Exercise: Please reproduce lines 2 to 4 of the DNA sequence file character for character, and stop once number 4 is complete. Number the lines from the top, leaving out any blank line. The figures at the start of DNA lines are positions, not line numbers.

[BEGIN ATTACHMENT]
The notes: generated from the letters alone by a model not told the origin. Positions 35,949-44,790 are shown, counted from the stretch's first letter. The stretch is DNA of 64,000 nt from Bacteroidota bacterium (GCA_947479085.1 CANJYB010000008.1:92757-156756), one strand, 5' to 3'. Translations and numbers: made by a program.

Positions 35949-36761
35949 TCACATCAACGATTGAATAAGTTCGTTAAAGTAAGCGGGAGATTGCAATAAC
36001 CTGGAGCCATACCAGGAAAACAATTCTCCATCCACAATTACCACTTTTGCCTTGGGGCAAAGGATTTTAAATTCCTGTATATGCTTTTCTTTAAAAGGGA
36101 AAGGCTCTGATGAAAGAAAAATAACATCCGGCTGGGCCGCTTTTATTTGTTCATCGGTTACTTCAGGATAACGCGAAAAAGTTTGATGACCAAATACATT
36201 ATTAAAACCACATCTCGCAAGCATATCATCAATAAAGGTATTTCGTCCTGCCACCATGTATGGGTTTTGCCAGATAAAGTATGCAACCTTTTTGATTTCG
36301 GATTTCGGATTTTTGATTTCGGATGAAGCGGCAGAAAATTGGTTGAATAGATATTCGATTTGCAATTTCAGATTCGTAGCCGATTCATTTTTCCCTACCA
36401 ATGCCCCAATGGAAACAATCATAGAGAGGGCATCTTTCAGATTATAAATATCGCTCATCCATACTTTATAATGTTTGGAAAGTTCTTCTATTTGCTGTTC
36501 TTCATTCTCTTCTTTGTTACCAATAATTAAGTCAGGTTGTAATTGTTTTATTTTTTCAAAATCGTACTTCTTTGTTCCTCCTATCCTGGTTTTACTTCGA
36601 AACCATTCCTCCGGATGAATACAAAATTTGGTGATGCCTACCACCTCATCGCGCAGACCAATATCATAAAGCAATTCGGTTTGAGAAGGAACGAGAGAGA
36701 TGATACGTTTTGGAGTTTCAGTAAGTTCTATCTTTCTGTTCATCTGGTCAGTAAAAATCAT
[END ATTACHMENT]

Positions 35949-36761
35949 TCACATCAACGATTGAATAAGTTCGTTAAAGTAAGCGGGAGATTGCAATAAC
36001 CTGGAGCCATACCAGGAAAACAATTCTCCATCCACAATTACCACTTTTGCCTTGGGGCAAAGGATTTTAAATTCCTGTATATGCTTTTCTTTAAAAGGGA